Why is the price of fun today — if you’re a novice and just trying to become an amateur — is at least a thousand dollars in upfront costs if you want to do it right?


If you want to take up golf — and do it right — you’re going to pay around a thousand dollars for clubs and clothes and access to a golf course and lessons and on and on and on…

If you want to start playing the guitar — and do it right — you’re going to spend over a thousand dollars buying an amp, guitar, stomp pedals, cables, strings, tutoring and on and on and on…

Even taking up running — and doing it right — is going to cost you a thousand dollars in buying several pairs of the right shoes, monitoring equipment, clothes, entrance fees, training and on and on and on…

Why does fun have such a high entrance fee?

Sure, you can go the cheap route and borrow, buy used and, perhaps, even steal your way into the inner circle — but if you want to start from your own scratch — most useful hobbies have a high water mark of a thousand dollars to join the club in the right way.

19 Comments

  1. I don’t think that it has to have a high price. There’s nothing wrong with borrowing books from the library – but you can spend a thousand dollars on an autographed first edition copy of the same book.
    I think it all comes down to choice. You could buy a thousand dollar pair of running shoes but when you are just starting out, a fifty dollar pair will get you out and on the road just as well. 🙂

  2. Gordon —
    I’m not sure if a library book is a proper analogy for starting a serious amateur hobby — there are certain things you need to purchase in order to practice and work and perhaps even become a pro one day. Sure, you can borrow or buy used, but in my experience, that puts you behind at the start more than helping you get ahead.

  3. I hear you, David. I think, though, that if we are talking strictly for the purpose of having fun per se, the super expensive stuff isn’t necessarily needed. Definitely helps when you want to go pro 🙂

  4. Hi Gordon!
    Yes, I tried to make the condition of novice and amateur part of my argument — you’d only spend that sort of money if you were making a serious entry into a new hobby or pastime as a long-term investment.
    Magicians spend the most money. Second are the coin collectors.

  5. My father used to spend a lot of money on stamp collecting. 🙂 I spent way too much money as a Threadless addict. (They sell shirts for a limited time and print new ones every week)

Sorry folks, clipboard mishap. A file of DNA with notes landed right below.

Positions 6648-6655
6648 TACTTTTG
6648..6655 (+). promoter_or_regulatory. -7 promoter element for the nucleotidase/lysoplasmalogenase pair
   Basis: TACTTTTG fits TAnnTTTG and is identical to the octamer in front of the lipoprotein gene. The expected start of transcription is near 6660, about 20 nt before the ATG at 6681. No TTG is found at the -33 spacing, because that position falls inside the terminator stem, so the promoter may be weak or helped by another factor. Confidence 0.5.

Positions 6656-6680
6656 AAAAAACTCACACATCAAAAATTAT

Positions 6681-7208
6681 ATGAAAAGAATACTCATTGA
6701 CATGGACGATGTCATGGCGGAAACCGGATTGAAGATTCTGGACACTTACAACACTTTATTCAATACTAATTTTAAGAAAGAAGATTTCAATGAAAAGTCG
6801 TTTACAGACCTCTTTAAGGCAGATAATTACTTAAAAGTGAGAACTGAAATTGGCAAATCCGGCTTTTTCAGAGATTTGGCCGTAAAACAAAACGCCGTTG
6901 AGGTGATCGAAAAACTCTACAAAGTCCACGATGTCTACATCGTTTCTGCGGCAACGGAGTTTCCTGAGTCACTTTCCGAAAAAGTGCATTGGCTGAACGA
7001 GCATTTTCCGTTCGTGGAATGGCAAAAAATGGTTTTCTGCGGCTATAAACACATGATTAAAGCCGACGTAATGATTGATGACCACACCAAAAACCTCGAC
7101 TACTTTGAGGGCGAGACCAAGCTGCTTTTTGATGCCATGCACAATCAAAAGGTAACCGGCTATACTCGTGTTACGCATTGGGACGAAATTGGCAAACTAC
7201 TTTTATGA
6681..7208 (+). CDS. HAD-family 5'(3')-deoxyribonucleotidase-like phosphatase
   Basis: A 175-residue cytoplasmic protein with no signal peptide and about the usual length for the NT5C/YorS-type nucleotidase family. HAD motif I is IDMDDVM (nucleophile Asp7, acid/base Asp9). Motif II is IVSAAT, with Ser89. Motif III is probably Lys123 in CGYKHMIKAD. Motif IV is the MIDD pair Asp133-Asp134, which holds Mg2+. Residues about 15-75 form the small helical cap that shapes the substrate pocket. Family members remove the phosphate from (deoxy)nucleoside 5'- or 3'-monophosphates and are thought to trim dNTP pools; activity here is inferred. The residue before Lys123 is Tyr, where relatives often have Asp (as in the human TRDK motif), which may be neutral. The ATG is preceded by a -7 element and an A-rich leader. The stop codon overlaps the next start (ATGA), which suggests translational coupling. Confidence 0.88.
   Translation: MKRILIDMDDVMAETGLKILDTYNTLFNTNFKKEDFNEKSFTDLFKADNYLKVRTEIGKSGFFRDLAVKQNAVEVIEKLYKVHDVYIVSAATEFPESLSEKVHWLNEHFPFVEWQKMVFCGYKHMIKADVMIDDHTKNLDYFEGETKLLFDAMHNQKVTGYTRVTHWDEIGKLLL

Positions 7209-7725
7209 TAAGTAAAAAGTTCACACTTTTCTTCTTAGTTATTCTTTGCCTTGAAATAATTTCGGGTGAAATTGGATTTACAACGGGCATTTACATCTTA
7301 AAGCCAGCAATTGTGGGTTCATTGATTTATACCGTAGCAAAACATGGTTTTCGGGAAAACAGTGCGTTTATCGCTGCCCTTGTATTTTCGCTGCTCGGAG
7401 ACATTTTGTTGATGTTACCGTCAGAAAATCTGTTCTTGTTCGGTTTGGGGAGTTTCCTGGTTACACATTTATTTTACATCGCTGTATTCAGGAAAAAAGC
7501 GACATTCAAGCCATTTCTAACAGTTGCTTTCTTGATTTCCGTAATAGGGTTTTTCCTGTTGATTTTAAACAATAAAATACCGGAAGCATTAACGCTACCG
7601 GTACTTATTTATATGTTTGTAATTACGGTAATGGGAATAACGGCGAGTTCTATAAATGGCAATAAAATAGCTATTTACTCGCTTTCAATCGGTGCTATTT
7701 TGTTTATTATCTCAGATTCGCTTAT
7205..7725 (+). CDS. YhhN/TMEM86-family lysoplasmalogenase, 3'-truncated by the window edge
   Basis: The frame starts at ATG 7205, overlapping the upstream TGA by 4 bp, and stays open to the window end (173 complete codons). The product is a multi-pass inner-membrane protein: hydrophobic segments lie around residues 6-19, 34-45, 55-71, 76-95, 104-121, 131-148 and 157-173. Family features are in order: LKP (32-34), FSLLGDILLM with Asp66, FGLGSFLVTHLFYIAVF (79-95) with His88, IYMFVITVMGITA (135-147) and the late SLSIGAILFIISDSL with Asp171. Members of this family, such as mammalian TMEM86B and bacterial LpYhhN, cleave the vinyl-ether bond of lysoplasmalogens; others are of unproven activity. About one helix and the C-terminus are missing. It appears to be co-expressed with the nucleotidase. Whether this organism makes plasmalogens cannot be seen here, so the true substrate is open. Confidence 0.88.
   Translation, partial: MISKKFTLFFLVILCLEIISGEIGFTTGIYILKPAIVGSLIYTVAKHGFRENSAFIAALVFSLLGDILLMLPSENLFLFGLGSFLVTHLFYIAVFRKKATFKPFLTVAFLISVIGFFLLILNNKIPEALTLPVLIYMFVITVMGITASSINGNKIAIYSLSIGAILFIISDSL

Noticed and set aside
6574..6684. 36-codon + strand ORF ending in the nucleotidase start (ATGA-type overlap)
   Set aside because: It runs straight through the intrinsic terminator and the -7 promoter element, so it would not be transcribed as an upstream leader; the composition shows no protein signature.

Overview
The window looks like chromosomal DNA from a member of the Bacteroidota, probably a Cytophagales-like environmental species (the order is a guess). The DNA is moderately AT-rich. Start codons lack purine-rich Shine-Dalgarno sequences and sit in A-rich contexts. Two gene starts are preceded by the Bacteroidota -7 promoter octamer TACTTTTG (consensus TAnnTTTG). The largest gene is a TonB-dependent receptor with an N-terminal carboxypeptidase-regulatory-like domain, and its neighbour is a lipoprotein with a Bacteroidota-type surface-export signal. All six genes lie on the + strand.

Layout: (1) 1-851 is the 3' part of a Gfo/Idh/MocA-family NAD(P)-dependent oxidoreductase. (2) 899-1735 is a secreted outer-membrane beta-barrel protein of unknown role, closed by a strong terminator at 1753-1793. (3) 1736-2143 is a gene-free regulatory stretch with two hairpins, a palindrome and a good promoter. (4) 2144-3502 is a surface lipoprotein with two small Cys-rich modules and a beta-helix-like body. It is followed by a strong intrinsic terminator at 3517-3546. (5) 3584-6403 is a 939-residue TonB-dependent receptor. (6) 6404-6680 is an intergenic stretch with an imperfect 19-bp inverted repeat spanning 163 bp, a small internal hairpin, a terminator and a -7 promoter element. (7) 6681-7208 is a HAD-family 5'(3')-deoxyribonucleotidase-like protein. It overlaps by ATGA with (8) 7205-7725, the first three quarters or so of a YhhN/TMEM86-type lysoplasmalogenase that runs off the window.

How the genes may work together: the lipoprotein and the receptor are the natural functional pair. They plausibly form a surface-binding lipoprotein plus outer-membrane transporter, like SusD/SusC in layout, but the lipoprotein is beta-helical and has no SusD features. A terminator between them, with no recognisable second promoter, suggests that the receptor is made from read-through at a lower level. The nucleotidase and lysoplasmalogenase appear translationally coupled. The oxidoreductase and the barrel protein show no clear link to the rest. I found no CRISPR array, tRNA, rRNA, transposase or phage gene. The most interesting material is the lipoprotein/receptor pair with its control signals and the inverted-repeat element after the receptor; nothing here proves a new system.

6. Gordon —
    Yes! That’s it. Stamp collecting is incredibly expensive if you really want to play in a sustainable way.
    What do you do with your Threadless shirts? Keep them all? How much money do you think you’ve spent so far on that addiction?

  7. At one point I had over 100 Threadless shirts. I have sold a few at a higher price. I have certainly spent at least $1,000 on Threadless shirts if not more.
    I actually wear them less often now than before. Interestingly enough I am wearing a shirt now because I saw the weather was going to be nice for once 🙂 (Enough of the downpours!)
    For the most part, it’s all about wearing them for different occasions or to bed. 🙂

  8. I actually am! I prefer to wear dress shirts but the office is sufficiently casual that it’s okay to do so. I’m actually more concerned about having the t-shirt on when I pray in the morning – seems a bit too casual for communicating with G-d. (Except for Casual Sunday of course :P)

  9. Not at all. I just usually wear a dress shirt and on mornings like this when it’s just unbearably hot, I just wear a t-shirt and occasionally endure a teasing from my coreligionists. 🙂 I’m pretty sure G-d doesn’t want me to be that uncomfortable before work.

  10. I think you’re right that God doesn’t care what shirt your wearing, Gordon.
    What about your head? I know it is required by God to be covered, but is there any difference between a Yarmulke with the NY Yankees logo embroidered on it and a NY Yankees baseball cap?

  11. The difference is more of a practical difference.
    http://www.hasofer.com/html/img/tefillin/RoshPos01.jpg
    Since we men wear tefillin in the morning and it goes both on one arm and the head, it is easier to put it on the head if you have on the Yankees yarmulke.
    When you have a baseball cap on (I have prayed at airports with baseball caps on) I have to briefly remove the cap while I put the head tefillin on. The cap sits a little more awkwardly on the tefillin than the yarmulke which fits neatly inside the strap, as it were.

  12. It’s like anything else.
    The Torah mandates that we put our head tefillin as a sign between our eyes and the law that was passed down from Moses to us all the way through Sandy Koufax prescribes what that means. If you put an egg too far to one side of a frying pan it doesn’t cook nearly as well as if you put it in the right spot where it is evenly heated. (Anyone want an egg now?)
    Think of tennis. If you hold the racket too high, you miss the ball. Too low, also no good. You have to hold it just right and hit the ball just right to win. Something like that 🙂